Before you ask me the question: What is the itchy chair syndrome? I will ask you a question to answer your question: Where would you be working more comfortably rather than be more productive – Sitting on your office chair or in the lush green lawns of a resort cosying in a comfortable chair and sipping hot coffee?

Your answer would be: It would depend on which place you find more comfortable – right? Here I would like to correct you – where you would be slightly uncomfortable, you will be more productive. You will feel that enjoying the morning sun amidst greenery and flowers will be more productive. Maybe but in most cases, it would not be.

You will be far more productive in your office environment on your slightly itchy office chair. The lawns are great though but between the distracting conversation of friends and the lazy rays of the sun, it is not a work-finishing environment.

While seated on an itchy chair, you are slightly uncomfortable.  The discomfort would probably give you motivation to get up and do something.  These are the soft, leather recliners that make you want to sleep.

Probably, this principle is true of a lot of things: when everything is going perfectly, fewer things get done.  Chris Guillebeau of The Art of Nonconformity had a great entry recently on how uncertainty motivates him.  We would generalize his theory to say that the low periods in your life are often your most productive.

When job loss happened during COVID-19, I worked hard to keep my life on track by being more productive, working longer hours, and remaining seated till the work for the day got over. During the day, I was quite uncomfortable but that made me quite productive. I worked dedicatedly to finish work on my book, connected with potential clients, honed my soft skills, and put in place my website besides doing content for innumerable websites. Thus, making my discomfiture quite productive. This way we see that discomfort gives you a bigger zeal to accomplish your goals. Despite parking myself on a leather recliner, and brooding over the charm (lost now) of a corporate job, I started from scratch. Here, being uncomfortable in my situation, helped me a great deal. Then, I was not aware of the course life would take.

For this, you need to step out of your comfort zone. What is your “comfort zone” which you need to identify as a first step? Here you can involve friends or family or even a professional so that your path is easier.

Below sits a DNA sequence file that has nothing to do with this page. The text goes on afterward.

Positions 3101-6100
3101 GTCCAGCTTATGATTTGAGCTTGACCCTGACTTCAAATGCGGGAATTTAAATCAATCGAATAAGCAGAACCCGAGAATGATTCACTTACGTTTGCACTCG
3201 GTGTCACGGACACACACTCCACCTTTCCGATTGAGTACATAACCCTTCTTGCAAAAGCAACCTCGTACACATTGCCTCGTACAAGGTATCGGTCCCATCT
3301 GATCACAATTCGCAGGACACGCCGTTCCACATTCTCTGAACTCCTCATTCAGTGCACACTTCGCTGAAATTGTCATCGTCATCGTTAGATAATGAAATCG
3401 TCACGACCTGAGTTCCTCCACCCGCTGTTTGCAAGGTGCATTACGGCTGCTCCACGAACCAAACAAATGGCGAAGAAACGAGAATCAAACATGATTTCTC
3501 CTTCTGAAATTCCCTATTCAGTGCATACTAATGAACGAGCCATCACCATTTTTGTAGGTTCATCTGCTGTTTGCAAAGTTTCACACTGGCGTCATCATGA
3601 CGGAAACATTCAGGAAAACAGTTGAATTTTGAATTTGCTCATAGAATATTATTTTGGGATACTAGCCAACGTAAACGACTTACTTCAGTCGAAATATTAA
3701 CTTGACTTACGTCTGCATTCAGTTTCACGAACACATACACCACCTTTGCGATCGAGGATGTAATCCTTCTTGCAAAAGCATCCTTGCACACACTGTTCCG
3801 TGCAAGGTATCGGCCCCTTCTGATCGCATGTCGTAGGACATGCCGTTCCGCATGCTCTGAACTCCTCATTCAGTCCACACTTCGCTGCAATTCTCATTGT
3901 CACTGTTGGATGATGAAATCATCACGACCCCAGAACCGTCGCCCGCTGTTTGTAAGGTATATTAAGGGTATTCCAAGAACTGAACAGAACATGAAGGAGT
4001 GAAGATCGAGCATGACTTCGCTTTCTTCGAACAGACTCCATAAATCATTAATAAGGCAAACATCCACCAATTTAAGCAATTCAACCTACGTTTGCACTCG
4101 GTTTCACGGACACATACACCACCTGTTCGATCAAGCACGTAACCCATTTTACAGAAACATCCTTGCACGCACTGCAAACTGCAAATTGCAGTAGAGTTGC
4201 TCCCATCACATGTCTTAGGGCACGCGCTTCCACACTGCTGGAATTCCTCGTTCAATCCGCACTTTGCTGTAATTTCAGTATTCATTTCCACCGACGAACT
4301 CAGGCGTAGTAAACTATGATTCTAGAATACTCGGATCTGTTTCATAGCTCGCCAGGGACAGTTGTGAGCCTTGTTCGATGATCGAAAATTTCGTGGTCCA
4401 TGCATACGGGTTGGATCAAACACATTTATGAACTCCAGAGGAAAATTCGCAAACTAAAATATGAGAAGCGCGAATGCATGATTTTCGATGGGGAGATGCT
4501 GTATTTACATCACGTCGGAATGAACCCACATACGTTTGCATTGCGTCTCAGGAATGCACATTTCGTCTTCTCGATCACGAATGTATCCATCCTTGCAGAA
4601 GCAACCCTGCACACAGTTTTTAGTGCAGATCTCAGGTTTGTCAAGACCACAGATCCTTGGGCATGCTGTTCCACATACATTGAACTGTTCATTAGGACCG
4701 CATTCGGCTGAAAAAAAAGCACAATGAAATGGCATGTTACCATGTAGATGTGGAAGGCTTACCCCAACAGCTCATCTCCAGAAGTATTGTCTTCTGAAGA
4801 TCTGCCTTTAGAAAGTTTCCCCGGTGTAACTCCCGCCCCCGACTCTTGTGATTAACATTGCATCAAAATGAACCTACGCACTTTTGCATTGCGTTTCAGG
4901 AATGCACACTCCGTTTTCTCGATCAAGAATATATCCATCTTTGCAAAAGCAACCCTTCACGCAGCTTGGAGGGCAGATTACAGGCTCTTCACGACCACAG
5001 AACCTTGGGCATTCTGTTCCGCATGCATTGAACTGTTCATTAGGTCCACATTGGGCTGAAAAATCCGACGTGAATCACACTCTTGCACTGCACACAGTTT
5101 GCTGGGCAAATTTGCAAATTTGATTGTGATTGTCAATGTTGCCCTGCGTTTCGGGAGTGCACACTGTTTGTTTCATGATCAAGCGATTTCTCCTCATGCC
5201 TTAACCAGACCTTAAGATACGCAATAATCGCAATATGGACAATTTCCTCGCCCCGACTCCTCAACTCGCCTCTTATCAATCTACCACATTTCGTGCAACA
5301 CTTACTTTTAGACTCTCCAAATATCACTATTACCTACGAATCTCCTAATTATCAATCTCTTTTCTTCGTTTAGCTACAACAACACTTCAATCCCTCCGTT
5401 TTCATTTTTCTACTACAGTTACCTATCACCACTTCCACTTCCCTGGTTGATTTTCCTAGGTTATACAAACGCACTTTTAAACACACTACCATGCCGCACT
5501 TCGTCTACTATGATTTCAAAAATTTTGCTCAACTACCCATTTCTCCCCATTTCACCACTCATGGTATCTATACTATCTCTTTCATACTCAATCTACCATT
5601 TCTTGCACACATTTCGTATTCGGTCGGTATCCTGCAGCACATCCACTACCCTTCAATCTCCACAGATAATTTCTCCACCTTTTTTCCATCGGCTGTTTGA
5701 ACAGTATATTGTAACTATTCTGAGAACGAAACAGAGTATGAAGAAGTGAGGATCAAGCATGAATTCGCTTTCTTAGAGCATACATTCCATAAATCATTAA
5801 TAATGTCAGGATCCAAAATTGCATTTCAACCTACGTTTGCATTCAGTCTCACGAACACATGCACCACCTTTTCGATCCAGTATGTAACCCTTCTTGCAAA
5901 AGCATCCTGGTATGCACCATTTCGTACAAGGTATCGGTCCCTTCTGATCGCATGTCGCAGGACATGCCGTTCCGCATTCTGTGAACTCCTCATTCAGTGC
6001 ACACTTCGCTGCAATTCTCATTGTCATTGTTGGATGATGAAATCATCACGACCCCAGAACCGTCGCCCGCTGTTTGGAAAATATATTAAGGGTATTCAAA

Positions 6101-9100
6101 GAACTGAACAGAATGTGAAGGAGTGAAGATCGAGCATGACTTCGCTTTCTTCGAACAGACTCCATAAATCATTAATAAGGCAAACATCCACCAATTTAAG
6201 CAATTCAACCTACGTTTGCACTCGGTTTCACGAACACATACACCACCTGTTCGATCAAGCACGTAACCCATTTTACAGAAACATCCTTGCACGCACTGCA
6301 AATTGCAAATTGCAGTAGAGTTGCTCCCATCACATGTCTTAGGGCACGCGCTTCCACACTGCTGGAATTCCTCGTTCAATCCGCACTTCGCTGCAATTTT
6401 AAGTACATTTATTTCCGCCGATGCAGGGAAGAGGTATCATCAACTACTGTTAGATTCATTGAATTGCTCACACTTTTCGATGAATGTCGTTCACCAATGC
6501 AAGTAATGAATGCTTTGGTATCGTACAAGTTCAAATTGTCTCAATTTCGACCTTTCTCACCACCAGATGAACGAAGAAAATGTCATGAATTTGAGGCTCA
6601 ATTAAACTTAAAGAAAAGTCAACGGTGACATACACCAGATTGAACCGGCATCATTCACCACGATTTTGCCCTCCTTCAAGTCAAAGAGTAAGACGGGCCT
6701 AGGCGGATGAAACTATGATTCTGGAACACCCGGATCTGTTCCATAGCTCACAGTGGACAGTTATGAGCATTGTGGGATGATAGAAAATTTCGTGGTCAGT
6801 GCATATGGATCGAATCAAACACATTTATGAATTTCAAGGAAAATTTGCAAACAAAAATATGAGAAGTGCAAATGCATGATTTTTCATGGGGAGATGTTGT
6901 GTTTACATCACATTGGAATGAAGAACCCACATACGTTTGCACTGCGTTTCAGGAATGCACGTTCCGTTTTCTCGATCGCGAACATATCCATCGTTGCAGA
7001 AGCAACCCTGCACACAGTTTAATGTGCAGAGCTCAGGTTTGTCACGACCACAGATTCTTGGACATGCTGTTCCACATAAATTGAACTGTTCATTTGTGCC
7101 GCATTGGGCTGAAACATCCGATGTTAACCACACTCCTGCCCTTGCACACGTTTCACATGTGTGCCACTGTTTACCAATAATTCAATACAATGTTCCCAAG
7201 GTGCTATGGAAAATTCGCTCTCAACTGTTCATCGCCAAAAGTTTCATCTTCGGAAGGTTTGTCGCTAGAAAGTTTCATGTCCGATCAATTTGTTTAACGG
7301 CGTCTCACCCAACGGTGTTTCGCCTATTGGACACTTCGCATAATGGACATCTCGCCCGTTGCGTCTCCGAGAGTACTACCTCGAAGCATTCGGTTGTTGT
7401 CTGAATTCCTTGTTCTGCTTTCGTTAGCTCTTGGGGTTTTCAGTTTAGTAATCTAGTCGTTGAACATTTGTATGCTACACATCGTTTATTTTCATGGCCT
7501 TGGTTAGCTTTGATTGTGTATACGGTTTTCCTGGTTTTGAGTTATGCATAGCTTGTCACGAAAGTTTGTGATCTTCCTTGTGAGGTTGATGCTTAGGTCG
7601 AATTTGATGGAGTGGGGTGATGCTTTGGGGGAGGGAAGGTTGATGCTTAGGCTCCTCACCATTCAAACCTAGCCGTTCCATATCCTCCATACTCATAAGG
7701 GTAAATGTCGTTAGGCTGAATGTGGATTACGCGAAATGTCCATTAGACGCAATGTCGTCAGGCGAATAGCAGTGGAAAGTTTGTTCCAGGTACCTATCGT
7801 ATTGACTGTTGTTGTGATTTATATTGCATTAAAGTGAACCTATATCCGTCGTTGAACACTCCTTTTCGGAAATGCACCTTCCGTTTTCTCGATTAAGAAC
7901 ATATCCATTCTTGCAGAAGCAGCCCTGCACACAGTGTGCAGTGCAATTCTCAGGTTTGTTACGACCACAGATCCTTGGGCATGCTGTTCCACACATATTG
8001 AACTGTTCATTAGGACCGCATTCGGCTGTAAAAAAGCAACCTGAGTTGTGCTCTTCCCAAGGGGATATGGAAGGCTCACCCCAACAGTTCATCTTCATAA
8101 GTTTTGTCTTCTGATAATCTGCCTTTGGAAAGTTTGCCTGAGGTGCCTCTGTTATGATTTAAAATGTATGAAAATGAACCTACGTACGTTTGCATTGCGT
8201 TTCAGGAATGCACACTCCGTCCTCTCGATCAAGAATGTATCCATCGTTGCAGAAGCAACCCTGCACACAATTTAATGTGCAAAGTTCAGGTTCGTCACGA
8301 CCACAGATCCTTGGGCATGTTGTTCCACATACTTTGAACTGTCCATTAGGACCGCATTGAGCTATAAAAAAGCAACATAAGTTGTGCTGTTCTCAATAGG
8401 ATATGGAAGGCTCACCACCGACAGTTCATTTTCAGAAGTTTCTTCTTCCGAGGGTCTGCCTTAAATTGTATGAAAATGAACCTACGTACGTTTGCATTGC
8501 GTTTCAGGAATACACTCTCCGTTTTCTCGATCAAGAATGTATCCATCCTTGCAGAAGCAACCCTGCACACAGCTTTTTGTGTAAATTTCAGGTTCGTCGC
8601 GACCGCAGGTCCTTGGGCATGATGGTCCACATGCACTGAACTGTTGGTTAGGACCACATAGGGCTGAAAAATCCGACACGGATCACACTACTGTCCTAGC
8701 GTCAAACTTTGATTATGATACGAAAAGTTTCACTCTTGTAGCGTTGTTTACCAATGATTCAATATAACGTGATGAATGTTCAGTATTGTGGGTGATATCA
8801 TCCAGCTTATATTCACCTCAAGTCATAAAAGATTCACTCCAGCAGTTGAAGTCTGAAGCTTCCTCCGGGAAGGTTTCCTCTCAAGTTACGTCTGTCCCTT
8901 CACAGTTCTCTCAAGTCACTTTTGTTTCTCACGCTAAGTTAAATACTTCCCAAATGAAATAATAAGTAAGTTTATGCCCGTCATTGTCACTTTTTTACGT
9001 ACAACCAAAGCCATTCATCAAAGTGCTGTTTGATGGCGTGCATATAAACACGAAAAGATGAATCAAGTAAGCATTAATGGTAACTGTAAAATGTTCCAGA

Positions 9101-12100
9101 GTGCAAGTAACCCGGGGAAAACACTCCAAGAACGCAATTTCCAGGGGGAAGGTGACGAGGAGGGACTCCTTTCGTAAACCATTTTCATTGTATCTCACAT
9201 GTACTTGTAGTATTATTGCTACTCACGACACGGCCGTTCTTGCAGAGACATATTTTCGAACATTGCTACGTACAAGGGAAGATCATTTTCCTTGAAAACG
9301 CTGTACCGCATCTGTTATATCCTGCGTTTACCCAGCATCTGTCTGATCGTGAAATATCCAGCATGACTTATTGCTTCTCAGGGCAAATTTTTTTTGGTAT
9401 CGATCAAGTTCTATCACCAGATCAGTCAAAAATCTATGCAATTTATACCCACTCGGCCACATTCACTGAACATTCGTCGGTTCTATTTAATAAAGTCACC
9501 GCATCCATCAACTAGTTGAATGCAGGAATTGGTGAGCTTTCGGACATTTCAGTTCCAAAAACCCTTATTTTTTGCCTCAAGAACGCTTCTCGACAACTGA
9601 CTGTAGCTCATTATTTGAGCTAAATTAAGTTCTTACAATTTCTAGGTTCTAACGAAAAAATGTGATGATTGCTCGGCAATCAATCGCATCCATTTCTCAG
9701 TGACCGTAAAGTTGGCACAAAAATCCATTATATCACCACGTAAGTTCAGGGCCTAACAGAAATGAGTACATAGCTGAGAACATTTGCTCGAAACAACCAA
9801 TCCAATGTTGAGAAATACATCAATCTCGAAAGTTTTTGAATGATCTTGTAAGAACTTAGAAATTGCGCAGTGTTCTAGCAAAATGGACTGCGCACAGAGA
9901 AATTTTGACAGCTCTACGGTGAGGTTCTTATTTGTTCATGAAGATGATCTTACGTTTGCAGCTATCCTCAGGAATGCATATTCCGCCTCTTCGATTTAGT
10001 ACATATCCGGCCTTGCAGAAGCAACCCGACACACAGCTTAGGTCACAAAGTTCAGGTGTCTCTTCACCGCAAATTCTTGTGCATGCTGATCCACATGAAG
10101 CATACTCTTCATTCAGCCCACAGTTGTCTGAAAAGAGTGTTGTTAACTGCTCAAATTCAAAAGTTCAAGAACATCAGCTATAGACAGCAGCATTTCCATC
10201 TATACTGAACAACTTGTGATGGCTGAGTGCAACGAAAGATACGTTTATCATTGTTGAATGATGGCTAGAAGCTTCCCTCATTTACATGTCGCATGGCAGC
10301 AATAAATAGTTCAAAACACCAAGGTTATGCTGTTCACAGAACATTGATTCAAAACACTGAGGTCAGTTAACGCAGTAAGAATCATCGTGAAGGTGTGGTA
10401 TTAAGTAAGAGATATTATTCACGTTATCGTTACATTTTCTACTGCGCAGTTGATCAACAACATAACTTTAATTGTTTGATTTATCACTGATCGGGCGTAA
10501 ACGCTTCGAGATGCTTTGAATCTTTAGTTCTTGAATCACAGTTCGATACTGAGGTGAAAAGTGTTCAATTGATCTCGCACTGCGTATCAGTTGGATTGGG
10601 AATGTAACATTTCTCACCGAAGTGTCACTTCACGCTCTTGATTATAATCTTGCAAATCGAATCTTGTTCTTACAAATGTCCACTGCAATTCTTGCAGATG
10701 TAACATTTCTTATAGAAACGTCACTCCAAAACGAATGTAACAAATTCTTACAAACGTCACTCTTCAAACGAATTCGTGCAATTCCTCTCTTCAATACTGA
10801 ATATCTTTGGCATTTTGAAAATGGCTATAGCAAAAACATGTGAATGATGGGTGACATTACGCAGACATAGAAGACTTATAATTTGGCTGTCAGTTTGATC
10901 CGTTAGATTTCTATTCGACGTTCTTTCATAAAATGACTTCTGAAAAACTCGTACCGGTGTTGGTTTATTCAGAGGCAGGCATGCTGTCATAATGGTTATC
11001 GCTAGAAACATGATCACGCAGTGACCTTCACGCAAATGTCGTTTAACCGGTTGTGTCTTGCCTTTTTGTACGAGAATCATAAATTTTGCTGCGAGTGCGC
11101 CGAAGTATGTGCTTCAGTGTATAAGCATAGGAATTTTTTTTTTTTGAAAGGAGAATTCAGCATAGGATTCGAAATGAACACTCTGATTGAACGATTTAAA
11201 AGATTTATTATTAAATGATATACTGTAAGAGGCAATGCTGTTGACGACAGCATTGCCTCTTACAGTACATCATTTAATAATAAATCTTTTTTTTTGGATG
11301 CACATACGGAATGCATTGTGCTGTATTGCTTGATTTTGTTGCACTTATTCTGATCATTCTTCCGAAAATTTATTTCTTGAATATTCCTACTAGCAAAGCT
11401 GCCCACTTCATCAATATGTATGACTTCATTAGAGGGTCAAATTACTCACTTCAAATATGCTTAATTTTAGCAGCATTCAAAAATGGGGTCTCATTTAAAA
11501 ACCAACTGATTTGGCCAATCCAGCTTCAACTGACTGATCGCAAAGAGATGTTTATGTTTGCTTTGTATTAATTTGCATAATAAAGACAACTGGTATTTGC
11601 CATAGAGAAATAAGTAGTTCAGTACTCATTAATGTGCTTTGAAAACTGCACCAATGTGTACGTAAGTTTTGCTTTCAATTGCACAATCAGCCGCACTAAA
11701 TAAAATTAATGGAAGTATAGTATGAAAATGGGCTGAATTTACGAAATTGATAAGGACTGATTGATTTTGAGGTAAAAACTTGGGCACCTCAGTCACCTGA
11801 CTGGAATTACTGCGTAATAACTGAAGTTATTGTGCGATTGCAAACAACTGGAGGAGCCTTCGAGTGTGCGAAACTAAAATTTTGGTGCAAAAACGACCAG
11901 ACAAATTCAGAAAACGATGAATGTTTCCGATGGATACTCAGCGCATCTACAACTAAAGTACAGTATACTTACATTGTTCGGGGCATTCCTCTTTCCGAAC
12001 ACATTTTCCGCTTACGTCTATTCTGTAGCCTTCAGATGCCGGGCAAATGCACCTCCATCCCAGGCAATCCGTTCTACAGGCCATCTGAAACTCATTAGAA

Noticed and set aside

“Be willing to step outside your comfort zone occasionally; take the risks in life that seem worth taking.

What is the comfort zone?

A comfort zone can be defined as a psychological state in which things from the environment are close and familiar to a person and under their control, enabling low levels of stress and anxiety. Another definition defines the comfort zone as a state in which a person functions without anxiety.

“The sooner you step away from your comfort zone you’ll realize that it really wasn’t all that comfortable.” — Eddie Harris, Jr.

What are the three comfort zones?

The Comfort Zone: where what you do is routine and familiar. The Learning Zone (or Growth Zone): where you experiment, develop skills, and stretch your abilities. The Panic Zone: where you are tasked with learning something that is well beyond your knowledge, causing you to feel overwhelmed and panicked.

Is it OK to stay in your comfort zone?

Staying in your comfort zone removes that extraordinary potential from you. In conclusion, go outside the barrier you have placed upon yourself. Just on the other side fear and doubt could be everything you have ever wanted to do and achieve.

 “Unless you go out of your comfort zone. Unless you challenge yourself, you cannot grow. Leadership is the art of growing by pushing yourself past your own physical, mental, emotional, and spiritual limits.” – Amit Ray

I am not saying that discomfort is the sole motivator, but it is one of the motivating factors in life. An itchy chair is not the only way to motivate yourself.  You can be motivated by a feeling of purpose or a creative passion.  People are not trapped in choosing between unmotivated pleasantness and motivated discomfort.  You can be happy and ambitious at the same time.

The point I am bringing forth is that if you find yourself sitting in an uncomfortable position, why not make a productive use of the situation? Instead of viewing the dip in your life as a weakness, make it a point of strength.

Likewise, if you are uncomfortable in your relationship, turn it into an opportunity and show the world your mettle. It has been found that you improve yourself when you are outside a relationship than in one.  While this is far from a universal truth, being alone can spur you to make changes you otherwise would not.  The lack of comfort and security gives you nothing to relax against, and you can push yourself forward.

Of course, some people find the opposite true: when they are in a relationship, they can focus more.  You need to twist what you have got to make it work for you.  If you are alone, use the extra time and freedom to push yourself forward.  If you are together, use the extra emotional support to focus.  The same applies whether you are poor or rich, unhealthy, or fit, busy or have unlimited time.

I am not saying you should avoid doing things that will make you comfortable or happy.  That will probably result in even less motivation.  But you should recognize what part of the wave you are in, and learn how to ride it.  If you are in a position of recession, use that to drive you.

This is the only way to be HappyHO!